Mobility and Stroke
Mobility after a stroke varies from person to person. Stroke may affect mobility in the following areas:
Bed mobility: rolling, scooting up in bed, sitting up, or lying down.
Transfers: Sitting down or getting up from a surface such as a bed, chair, couch, toilet, tub, car, or floor.
Ambulation: Walking inside and outside, on smooth surfaces and uneven terrain, on ramps, curbs, and stairs. It also includes ambulation in the community, or in areas with obstacles and distractions.
Wheelchair mobility: Being able to move the wheelchair from one place to another; managing the brakes, footrests, and armrests; and managing barriers such as doors, carpet, and other obstacles.
How Stroke Affects Mobility
Physical, sensory, perceptual, and cognitive deficits affect mobility skills. Any, or all, of these deficits may exist, depending on the severity and the location of your stroke.
Physical deficits include muscle weakness, poor muscle coordination, abnormal muscle stiffness, and impaired or absent leg sensation. These deficits cause abnormal movement patterns, limited joint movement, and impaired balance.
Visual and Perceptual
Visual and perceptual deficits may include difficultly seeing and distinguishing objects. For example, impaired depth perception causes steps to look close together or further apart, or bigger or smaller than they are. Inattention or neglect may cause you to run into objects on one side.
Cognitive difficulties include impaired planning, safety, and judgment. For example, following a stroke, you may be physically able to do a task, but unable to put all the steps together in the correct order. You may over estimate what you're able to safely do, may move too fast, or become distracted by the environment. You may be able to physically walk without difficulty, but become disoriented or lost. Memory, attention, and concentration also have a great impact on the ability to perform mobility skills safely.
Depending on the severity of the physical, sensory, perceptual, and cognitive problems, you may need to use a wheelchair in the beginning to help with mobility. As improvements are made, you may:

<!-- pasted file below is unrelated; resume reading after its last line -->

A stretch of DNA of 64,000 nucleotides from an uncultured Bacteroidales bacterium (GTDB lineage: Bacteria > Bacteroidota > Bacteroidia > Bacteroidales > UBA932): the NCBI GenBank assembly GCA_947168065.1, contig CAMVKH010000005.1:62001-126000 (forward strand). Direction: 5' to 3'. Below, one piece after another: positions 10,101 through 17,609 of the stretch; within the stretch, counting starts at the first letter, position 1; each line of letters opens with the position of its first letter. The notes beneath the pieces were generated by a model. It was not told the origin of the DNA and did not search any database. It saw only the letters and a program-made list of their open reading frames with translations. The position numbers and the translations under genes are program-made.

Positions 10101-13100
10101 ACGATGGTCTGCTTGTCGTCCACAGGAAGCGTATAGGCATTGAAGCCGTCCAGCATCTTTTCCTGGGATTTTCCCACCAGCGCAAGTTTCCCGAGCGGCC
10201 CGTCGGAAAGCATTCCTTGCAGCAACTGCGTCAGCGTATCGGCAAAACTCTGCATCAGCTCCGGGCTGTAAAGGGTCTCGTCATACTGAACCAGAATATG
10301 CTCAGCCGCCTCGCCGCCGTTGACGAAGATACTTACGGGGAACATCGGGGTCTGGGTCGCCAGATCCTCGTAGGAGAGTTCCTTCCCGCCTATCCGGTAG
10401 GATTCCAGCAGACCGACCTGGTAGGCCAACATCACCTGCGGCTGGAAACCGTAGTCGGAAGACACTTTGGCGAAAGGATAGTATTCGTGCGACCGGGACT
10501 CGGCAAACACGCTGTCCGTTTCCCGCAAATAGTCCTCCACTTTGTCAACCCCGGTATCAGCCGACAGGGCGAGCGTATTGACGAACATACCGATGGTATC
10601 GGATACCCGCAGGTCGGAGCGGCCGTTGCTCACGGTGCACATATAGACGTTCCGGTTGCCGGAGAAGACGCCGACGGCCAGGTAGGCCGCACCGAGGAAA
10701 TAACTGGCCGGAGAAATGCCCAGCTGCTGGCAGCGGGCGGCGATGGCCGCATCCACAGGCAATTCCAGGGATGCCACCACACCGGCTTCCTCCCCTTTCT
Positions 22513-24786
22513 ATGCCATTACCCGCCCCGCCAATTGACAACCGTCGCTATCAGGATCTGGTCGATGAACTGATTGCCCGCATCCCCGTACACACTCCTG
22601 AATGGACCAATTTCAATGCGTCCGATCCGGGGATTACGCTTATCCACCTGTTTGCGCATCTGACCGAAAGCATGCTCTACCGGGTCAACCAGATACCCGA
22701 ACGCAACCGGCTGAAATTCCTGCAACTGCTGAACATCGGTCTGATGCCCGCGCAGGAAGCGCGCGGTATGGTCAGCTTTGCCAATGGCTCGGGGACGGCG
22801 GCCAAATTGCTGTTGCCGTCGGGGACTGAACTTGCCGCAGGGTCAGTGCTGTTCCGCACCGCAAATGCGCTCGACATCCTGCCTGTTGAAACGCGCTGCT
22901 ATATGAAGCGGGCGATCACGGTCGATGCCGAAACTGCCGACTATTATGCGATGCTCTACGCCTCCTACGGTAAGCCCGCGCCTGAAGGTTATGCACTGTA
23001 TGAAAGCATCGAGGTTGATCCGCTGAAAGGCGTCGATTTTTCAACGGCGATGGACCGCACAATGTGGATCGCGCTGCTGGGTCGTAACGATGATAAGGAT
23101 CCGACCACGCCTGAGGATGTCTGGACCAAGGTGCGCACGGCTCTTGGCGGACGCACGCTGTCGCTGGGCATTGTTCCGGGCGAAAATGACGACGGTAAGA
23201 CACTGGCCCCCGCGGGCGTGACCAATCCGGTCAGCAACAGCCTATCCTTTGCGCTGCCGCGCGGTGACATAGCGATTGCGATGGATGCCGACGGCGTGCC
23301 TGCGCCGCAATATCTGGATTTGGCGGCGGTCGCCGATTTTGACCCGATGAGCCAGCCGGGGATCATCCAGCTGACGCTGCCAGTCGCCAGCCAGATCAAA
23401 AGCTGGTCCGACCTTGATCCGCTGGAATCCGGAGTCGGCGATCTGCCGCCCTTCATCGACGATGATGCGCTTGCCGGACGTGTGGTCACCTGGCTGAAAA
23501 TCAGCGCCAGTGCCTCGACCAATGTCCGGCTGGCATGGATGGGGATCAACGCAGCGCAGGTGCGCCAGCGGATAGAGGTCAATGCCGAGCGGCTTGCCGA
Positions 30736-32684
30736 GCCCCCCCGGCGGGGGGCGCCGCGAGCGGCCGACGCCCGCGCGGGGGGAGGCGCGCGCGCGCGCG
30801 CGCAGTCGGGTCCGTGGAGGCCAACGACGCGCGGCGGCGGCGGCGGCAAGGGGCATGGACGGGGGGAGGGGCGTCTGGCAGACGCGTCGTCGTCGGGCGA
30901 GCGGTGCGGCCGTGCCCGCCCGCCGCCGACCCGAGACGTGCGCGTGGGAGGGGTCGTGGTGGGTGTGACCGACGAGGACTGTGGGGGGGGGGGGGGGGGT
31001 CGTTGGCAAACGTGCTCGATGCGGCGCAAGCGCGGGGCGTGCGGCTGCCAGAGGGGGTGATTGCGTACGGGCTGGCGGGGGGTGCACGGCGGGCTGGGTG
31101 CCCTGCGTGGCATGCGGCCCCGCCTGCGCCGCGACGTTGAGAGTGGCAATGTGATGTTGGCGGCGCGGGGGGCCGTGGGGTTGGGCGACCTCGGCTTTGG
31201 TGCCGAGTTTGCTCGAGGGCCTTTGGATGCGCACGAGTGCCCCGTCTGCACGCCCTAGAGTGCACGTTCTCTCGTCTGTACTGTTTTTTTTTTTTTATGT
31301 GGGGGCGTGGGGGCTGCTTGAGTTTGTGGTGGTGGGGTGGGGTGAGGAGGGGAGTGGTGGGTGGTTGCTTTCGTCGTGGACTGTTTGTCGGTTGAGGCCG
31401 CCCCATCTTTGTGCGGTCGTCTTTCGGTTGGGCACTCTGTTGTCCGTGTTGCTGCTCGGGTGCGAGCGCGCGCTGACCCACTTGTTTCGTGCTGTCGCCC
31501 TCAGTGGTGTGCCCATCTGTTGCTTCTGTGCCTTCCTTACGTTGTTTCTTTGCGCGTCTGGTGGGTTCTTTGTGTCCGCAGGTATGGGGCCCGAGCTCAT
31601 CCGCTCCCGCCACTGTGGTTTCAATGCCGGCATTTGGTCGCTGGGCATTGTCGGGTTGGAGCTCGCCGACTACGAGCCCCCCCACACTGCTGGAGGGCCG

Progress from using a wheelchair to a walker or cane
Require someone to be with you to ensure safety and assist with balance while walking
Be able to walk for short distances, but require a wheelchair for longer distances
Level of assistance after you leave Mary Free Bed depends on the severity of your stroke. Some stroke rehabilitation patients require assistance at all times after going home and some need no help at all after their discharge.
Treatment for Mobility Impairments
Your physical therapist will address areas of physical impairment that have an impact on your mobility. Weak muscles are strengthened through exercise. Abnormal muscle stiffness is reduced by stretching, positioning, or specific exercises. Stiff joints that may impair mobility are stretched. Even after you've completed your formal rehabilitation, you may need to continue to do some of these activities at home.
Some physical limitations require special attention to improve mobility. A splint or brace may be needed for a weak extremity. This may be used to prevent loss of movement at a joint, to support a joint, or to assist weak muscles during mobility activities such as transfers and ambulation.
Therapists determine the appropriate brace for you and monitor how well the brace works. Your therapist will establish the appropriate times for you to wear the brace.
A sling for a weak arm may be used to protect the arm during mobility tasks and to protect the joint by preventing overstretching of the weak shoulder muscles.
The Family's Role in Mobility
Your family is important to your recovery. As you progress, your Mary Free Bed physical therapist teaches your family how to help with transfers or with walking. When you're able to do this comfortably and safely, your rehab specialists allow you to do these activities with your family while at Mary Free Bed.